World Autism Awareness Day

Yesterday was World Autism Awareness Day and I spent the evening last night reviewing some of the latest information and research regarding autism.  According to the CDC the rates of Autistic Spectrum Disorders (ASD) are steadily rising.  In a recent census, it was reported that 1 in 88 children in the United States will be diagnosed with an ASD by the age of 8, a 23% increase since 2009.(1)   It generally stated that reasons for the increase are unknown or at least not well understood.  We know that both genetic and environmental factors play an important role.  There is much speculation in the media and amongst childhood health experts.   One of the most compelling pieces of evidence I looked at yesterday was the link between pthalate exposure and autism.   And I want to focus on it in today’s blog.   In a recently published study they found that children with ASD had significantly higher levels of pthalates in their urine than children with out Autism.   The results were so significant that the study suggests that high levels of pthalates in the urine could diagnose ASD with great accuracy!! (2)  This is mind blowing.   So what ARE pthalates?  Pthalates are plasticizers they are used in plastics to make them more flexible and transparent, they are also used as emulsifying agents in body products and as fragrance in many air fresheners and beauty products.  The good news is that pthalates don’t stay for very long in our bodies, they have a short half-life, so we can clear them easily.  The bad news is they are ubiquitous in the products we use every day.  So how do we avoid pthalates?  You will rarely see the word pthalate in an ingredients list.  Instead look out for the following abbreviations and ingredient listings(3):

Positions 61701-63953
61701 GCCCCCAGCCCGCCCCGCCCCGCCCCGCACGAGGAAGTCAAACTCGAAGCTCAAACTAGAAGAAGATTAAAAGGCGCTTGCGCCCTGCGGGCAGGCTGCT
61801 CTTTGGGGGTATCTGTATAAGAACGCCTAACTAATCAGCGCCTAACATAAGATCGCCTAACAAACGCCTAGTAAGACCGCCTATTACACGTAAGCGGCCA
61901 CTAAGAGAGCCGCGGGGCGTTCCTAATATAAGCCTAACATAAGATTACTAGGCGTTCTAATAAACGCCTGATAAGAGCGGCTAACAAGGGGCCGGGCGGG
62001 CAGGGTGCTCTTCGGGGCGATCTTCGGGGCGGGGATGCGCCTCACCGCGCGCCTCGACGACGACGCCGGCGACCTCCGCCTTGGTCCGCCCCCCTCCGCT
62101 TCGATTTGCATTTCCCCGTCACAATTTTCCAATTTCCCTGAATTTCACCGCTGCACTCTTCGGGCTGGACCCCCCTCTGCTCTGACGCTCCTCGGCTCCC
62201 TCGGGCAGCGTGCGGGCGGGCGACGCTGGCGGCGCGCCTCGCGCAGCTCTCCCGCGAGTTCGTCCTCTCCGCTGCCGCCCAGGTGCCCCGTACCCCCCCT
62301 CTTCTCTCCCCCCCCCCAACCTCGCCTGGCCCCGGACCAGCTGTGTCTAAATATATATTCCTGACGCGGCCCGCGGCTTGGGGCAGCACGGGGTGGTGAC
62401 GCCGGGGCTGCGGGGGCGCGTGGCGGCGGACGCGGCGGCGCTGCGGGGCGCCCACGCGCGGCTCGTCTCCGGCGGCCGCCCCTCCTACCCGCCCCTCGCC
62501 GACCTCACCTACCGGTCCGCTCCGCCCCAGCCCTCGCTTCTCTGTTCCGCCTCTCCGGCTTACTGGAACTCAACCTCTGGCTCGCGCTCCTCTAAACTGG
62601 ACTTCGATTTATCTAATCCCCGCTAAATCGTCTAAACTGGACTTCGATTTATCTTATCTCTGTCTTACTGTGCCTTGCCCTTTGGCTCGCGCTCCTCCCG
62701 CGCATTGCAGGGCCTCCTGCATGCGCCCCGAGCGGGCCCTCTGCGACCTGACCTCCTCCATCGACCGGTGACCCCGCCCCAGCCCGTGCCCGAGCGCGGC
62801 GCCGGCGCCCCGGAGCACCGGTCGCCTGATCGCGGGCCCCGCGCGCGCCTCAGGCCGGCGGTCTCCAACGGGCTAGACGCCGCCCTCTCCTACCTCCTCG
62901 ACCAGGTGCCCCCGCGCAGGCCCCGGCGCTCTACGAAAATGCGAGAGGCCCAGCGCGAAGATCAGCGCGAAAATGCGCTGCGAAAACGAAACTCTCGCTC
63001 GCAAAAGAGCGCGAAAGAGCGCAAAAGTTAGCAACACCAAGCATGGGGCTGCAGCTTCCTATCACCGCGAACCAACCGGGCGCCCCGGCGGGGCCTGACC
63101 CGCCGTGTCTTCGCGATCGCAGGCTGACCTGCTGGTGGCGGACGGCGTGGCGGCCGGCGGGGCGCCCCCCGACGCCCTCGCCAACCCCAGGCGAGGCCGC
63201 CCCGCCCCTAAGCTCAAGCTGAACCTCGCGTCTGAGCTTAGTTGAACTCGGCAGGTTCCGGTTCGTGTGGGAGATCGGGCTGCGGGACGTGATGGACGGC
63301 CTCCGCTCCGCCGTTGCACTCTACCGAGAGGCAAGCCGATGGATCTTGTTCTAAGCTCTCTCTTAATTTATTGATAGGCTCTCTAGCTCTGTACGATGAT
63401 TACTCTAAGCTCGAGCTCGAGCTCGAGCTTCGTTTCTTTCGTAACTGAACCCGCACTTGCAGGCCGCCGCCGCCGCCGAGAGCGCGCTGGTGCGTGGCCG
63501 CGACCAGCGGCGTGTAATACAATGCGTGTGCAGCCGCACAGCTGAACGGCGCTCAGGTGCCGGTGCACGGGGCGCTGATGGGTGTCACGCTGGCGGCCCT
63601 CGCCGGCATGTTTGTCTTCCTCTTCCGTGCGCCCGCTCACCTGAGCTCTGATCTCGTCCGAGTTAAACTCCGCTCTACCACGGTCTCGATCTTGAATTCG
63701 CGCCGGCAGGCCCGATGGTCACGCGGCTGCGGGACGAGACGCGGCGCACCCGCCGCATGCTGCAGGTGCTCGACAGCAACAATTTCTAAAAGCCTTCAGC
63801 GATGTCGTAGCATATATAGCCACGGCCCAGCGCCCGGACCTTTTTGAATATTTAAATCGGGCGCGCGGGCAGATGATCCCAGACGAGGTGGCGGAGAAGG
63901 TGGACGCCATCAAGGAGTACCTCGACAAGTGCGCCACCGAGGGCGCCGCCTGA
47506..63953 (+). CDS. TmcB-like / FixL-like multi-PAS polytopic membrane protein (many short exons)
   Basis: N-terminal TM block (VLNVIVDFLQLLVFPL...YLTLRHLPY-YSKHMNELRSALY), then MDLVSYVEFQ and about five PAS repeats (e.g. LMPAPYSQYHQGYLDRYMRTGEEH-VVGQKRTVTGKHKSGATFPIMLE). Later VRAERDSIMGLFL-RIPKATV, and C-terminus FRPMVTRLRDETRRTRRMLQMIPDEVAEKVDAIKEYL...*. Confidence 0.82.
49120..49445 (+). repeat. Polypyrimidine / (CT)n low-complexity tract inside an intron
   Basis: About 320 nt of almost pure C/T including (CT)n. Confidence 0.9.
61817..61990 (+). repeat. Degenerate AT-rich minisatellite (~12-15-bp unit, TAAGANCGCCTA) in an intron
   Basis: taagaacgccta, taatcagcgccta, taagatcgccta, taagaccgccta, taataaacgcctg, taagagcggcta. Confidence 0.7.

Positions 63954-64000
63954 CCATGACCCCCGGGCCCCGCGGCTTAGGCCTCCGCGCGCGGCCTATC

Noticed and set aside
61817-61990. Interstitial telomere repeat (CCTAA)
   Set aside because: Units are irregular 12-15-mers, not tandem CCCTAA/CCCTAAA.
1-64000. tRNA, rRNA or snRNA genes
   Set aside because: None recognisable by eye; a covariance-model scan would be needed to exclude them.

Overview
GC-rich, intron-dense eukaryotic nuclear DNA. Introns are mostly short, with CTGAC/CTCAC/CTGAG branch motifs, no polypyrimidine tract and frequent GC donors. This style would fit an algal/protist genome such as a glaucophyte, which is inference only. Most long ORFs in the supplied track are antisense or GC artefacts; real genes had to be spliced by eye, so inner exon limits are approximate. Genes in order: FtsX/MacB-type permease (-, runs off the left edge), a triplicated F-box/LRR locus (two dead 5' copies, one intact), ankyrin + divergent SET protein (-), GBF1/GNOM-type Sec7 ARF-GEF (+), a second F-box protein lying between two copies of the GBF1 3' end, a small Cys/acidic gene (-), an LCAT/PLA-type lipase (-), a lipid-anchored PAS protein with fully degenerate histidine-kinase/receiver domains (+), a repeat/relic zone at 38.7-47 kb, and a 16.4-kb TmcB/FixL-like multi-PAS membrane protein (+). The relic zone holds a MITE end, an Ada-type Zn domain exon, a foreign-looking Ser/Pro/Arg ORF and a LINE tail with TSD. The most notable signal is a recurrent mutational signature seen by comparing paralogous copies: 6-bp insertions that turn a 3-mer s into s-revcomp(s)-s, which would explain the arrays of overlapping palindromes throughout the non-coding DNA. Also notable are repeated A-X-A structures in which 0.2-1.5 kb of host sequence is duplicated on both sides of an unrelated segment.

• DBP and DEP
  • DEHP
  • BzBP
  • DMP
  • The term fragrance is often reference to a pthalate compound
  • Plastics with the recycling code 3 or 7 likely contain pthalates


Like we said pthalates are everywhere and they may be harming your child’s neurologic function.  Here are a few simple tips of products to avoid or look for pthalate-free versions:

  • Avoid cooking in Teflon pans the coating has pthalates that get absorbed into your food
  • Avoid artificial air fresheners in your home and car the fragrance is likely filling the air with these compounds
  • Read the labels on all flexible plastics from food containers to children’s toys
  • Enteric coated pharmaceuticals and supplements often contain phtalates in the coating
  • Be weary of all cosmetics, body and hair products as well as cleaning products.  Carefully read the labels and choose pthalate free versions.


1. Baio, Jon et al.  Prevalence of Autism Spectrum Disorders – Autism and Developmental Disabilities Monitoring Network, 14 sites, United States, 200.  Surveillance Summaries.  March 30, 1021/61(SSO3);1-19

2. Testa C, et al. ASN Neuro 2012;4:223-9  PMID 22537663

3. Tox Town:  Environ health concerns and toxic chemicals where you live, work and play.  National Library of Medicine.  2/26/2013;

One Response to “World Autism Awareness Day”

  1. John N. April 8, 2013 at 1:55 pm #

    Thanks for raising some awareness about these harmful toxins that are in many of our everyday products. I have replaced my teflon pans and am always looking for other ways that I can reduce my toxin exposure.

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